Estate agents, travel agents, publishers, record company executives; all have seen their livelihoods put in jeopardy by a brave new digital world. So it seemed fitting to invite competitors to compose an elegy for an endangered profession. You lamented the dwindling role of the milkman and the postman, and mourned the disappearance of the old-style pub landlord: ‘The last true pub landlords would much rather die/
Than stick on the telly for soccer on Sky,/ For they know the atmosphere’s stronger by far/ In a dank, convalescent-home type of a bar.’ (Adrian Fry)

I admired Paul Evans’s entry but wasn’t convinced that being an England football fan qualifies as a profession. Here’s his final stanza: ‘The former fan now fosters new ambitions/ To link his love of England, and of beer,/ So he’s supporting Nigel’s ‘politicians’/ In what may be another doomed career!’ There were sparkling performances, too, from Barbara Smoker and Bill Greenwell. The winners, printed below, pocket £30 each. G.M. Davis takes £35.

G.M. Davis
What made the tested proofer,
The literal-detector,
Less common than a loofah?
Who rubbed out the corector?

Who were the mad deleters?
Who wealded the erasers?
Who fried the subbing praetors
And gave their jobs to lasers?

I think were I a riter
Id be a little bitter
To have a laser blight a
Peace of mine like litter.

Bring back the galley-reader,
The trained-up text-emender,
The keen-eyed typo-weeder,
The pedant in his splendour.

Basil Ransome-Davies
The shades of night are falling for the squaddie
        with the gun,
The kind who formed the Thin Red Line or
        battled with the Hun,
Who faced the Minenwerfer and the high
        explosive bomb
And left his bloody entrails on the mudfields of
        the Somme.

The ranker fought the enemy from Khartoum to
        Cadiz.
The kudos was the generals’; the sacrifice was
        his.
Then when his mouth was dry with dust, back
        home or in the rear,
He faced the surly taverner who wouldn’t serve
        him beer.

What future does he face now, as his role is paid
        off cheap —
A jail of debt and loneliness, a horror-broken
        sleep? —
While air-conditioned men watch screens, play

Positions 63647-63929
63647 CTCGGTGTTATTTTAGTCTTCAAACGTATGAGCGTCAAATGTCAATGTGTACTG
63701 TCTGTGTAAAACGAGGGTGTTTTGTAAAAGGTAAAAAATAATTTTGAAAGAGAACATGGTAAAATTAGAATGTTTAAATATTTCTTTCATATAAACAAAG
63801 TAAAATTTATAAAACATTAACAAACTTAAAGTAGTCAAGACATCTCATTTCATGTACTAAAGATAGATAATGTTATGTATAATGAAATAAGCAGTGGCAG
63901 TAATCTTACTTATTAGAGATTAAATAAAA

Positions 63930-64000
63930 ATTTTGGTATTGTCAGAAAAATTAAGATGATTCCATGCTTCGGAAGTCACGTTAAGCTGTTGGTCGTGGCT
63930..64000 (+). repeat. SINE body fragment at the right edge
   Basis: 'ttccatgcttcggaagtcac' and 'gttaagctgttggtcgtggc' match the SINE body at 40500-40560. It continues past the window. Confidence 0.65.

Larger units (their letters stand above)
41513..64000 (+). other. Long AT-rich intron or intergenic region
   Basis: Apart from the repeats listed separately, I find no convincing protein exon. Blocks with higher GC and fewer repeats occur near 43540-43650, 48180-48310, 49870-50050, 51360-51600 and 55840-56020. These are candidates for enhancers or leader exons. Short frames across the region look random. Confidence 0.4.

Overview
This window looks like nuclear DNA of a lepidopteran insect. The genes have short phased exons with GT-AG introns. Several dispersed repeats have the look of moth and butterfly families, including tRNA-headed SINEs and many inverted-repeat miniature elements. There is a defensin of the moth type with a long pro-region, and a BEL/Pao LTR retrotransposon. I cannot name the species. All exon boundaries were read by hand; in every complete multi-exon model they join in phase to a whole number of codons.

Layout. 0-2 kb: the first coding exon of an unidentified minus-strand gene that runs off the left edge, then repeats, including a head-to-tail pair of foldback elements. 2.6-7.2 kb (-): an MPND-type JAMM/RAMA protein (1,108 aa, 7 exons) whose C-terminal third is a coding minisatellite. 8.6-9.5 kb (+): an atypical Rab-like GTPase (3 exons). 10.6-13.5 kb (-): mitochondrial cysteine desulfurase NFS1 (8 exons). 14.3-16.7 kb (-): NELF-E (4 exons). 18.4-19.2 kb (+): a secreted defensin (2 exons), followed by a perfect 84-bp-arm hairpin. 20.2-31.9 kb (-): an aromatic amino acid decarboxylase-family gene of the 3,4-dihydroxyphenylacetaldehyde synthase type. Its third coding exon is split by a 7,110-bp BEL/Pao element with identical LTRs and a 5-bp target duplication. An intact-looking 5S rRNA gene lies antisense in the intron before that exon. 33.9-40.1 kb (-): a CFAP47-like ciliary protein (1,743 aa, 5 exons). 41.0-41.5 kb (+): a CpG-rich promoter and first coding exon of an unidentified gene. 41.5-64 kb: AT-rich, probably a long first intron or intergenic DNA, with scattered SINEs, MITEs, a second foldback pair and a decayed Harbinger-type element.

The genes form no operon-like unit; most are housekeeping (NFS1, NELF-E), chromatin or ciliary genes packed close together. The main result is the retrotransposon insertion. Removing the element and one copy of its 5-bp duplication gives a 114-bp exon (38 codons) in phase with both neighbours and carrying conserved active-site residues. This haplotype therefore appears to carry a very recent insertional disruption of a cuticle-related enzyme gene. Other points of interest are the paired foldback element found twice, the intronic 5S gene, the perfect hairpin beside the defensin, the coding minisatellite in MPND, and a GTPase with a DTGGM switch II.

keyboards with clean hands
And launch their bloodless death machines to
        kill in distant lands.

The state that teaches men to kill has little left
        to give
When troops stand down and no one asks who
        dies if England live.
Smart algorithms make the globe a virtual
        combat zone;
It’s still ‘that sickened earth of old’: no law
        except the Drone.

Brian Allgar
A Headsman used to be a fine profession
Before those namby-pambies wrecked the trade.
The customer would make a last confession,
Then, thwack! Another head to be displayed.
A single stroke would bonce from body sunder;
I never had a client who complained.
But where did all those pikestaffs go, I wonder?
Those baskets, often royally bestained?
Although decapitation’s been abolished,
And I’m considered obsolete, retired,
I keep my chopping axes oiled and polished;
You never know when they may be required.

Today, good news at last! I’m off to pack —
I’ve heard that there’s an opening in Iraq.

D.A. Prince
A postman shapes the pattern of each day,
His steps define our frail community;
He brings the real, the tactile, and the play
Of published print and hand-writ ink, to me.

The last link in the paper chain, the means
By which these postcards, letters grace our floor,
along with books and newsy magazines;
the whole wide world delivered through the
        door.

The virtual unseen world fades on a whim.
The postman takes real weather in his stride.
He tracks the deepest winter snows; for him
No storm nor hail can leave him terrified.

A postman’s load grows lighter year by year,
The work replaced by stuff prefixed with e-.
His world is shrinking, fast; his end is near.
Such passing is a sadder day for me.

Frank McDonald
The Sunday bells appeal for folk to come
And spend their morning listening to Good
        News
But few arrive; the Lord has long been dumb.
The priest performs his task to empty pews.
As weary weeks become a weary year
And saving souls for God is one long Lent
He finds a wisp of faith in wine, or beer,
And statues watch his sad predicament.
He has no words to make the hearts of youth
Opt for a life of penitence and prayer
For he has seen the ugliness of truth
And daily wears the vestments of despair.
What fool would gladly enter this profession
And conjure grace from words devoid of sense?
No miracle can change the priest’s impression
That everything he stands for is pretence.

Your next challenge is to imagine that a well-known figure from 20th-century history (alive or dead but please specify) was/is a secret poet and to submit a recently discovered example of their versifying. Please email entries of up to 16 lines to lucy@spectator.co.uk by midday on 23 July.

Tags: Literary competition